A corporation has no heart, no soul, no conscience, no morals. It is not a living being. It cannot feel pain, sorrow, remorse shame, and compassion because it is intrinsically unable to do so. It cannot laugh or cry, enjoy the world, or suffer with it. Most of all, it cannot love. This is because it is a legal fiction. Its “body” is a judicial construct. It is a process, a machine designed for one purpose: to generate maximum revenue at least cost. It is not connected to earth or its creatures, to pleasures and responsibilities that derive from being human, made of earth. When it hurts people or destroys ecology, it feels nothing. It is incapable of feeling. Yet, under law, it is deemed a “natural person” with all the legal and political rights of a person except for actual voting. This is why corporations are so dangerous: they act in human affairs without feeling and with wholly selfish motives. They have become very powerful, in some cases more powerful than the host government of which they are a parasite.

Not only does the corporation have the rights of a citizen (such as free speech, right to sue for slander, libel, injury), but it has been granted special protection over property rights. Rate of return on investment has been declared a “property” immune to interference by citizens or their elected representatives. Under U.S. law they are also granted “eminent domain,” pursuant to which jury trials were eliminated for determining whether corporate practices cause harm or injury, and if so, the assessment of damages.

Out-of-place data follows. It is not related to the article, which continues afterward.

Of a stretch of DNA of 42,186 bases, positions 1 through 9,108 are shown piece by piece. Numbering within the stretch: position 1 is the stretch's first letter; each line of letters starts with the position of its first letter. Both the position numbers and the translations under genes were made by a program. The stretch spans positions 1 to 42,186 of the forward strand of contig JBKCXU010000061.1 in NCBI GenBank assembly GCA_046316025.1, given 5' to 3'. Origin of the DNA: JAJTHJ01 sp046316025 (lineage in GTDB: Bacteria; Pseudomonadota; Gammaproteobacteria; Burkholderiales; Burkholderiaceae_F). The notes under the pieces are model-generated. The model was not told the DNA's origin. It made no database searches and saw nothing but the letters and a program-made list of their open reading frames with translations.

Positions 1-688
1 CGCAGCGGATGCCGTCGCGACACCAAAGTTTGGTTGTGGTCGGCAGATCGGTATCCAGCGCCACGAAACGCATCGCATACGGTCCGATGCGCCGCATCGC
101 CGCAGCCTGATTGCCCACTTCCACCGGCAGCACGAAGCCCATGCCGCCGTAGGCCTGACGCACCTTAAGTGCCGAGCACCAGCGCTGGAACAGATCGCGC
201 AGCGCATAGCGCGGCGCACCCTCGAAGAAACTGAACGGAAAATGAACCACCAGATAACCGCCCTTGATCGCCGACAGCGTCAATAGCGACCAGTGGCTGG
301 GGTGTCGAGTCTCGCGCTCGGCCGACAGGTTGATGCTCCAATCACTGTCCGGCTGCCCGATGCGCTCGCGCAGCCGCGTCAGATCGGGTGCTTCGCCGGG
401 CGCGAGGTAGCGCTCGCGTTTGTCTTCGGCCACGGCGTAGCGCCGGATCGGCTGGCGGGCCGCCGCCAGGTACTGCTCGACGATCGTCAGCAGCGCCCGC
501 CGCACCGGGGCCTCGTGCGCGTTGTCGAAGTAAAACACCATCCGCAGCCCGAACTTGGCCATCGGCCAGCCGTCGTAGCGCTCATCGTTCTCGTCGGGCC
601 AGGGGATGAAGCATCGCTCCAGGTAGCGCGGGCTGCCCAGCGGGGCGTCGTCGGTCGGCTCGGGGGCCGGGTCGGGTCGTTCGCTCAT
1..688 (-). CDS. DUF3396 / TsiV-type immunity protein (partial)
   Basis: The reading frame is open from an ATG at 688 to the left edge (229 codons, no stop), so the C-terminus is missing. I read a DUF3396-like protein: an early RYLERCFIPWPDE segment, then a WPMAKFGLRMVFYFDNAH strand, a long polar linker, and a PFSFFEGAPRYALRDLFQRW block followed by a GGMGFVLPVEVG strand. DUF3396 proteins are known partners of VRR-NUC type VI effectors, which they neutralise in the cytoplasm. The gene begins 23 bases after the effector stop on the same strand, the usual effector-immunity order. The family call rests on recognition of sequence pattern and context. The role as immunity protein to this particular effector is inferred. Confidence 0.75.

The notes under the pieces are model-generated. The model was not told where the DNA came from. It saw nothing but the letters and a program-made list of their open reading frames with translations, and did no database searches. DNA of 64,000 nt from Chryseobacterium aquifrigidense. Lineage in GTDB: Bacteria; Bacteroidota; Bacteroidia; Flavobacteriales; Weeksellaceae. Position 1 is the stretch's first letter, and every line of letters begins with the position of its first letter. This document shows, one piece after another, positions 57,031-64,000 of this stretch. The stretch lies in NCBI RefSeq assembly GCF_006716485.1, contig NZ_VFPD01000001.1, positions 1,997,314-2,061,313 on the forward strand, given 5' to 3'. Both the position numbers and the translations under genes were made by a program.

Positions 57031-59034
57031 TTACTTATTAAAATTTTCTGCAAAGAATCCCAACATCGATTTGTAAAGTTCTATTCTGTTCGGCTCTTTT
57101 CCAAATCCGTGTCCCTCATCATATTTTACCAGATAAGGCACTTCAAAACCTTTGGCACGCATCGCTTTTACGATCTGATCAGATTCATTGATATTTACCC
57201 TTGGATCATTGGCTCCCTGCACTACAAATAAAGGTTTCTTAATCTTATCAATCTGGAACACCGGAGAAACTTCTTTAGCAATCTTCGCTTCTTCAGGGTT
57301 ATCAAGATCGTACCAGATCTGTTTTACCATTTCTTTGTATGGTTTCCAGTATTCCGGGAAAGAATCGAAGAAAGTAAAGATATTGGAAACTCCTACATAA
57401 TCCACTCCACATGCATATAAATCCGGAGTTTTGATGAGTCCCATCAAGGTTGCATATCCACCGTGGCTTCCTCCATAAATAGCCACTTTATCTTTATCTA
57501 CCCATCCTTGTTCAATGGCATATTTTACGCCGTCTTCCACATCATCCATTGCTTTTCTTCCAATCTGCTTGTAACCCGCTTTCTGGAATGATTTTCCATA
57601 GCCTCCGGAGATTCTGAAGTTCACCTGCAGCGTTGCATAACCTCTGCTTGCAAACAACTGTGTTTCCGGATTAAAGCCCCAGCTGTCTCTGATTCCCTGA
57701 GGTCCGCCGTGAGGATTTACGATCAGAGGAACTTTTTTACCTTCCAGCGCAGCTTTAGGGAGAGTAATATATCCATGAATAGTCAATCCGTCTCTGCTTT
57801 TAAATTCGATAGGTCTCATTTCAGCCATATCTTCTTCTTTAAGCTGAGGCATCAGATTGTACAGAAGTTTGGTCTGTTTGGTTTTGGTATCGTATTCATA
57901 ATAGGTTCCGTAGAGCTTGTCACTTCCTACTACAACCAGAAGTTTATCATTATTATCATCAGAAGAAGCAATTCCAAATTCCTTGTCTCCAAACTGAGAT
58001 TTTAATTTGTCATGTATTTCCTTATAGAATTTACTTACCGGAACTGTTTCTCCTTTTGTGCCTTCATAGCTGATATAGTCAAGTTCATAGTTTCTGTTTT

The fatal moral flaw which makes these corporations so dangerous to the social body upon which they feed like a cancer is an ethical design error. Their owners, the shareholders are protected by law from legal and personal liability for corporate harm to humanity or damage to ecology. This is an attempt by men to create a shield that protects them from consequences of their actions. It is an attempt to violate the Law of Cause and Effect, the law of moral causation. There is no personal accountability of the owners to society. The corporation has no social responsibility. Yet it has legal and political rights by legislative construct. It is a dangerous entity, pursuing only its “genetic” program to generate profit without concern for long term consequences to humanity. Can you imagine the outrage that would land on the heads of individuals had they committed some of the crimes of corporations which are now so commonplace in the news as to have become routine?

“The special status of corporations has placed them in a position to control vast economic power by which they may dominate not only the economy but also the very heart of our democracy, the electoral process. The liberty of democracy is not safe if people tolerate the growth of private power to a point where it becomes stronger than the state it itself. That, in essence, is fascism: ownership of government by an individual, a group, or any controlling private power.” (Franklin D. Roosevelt).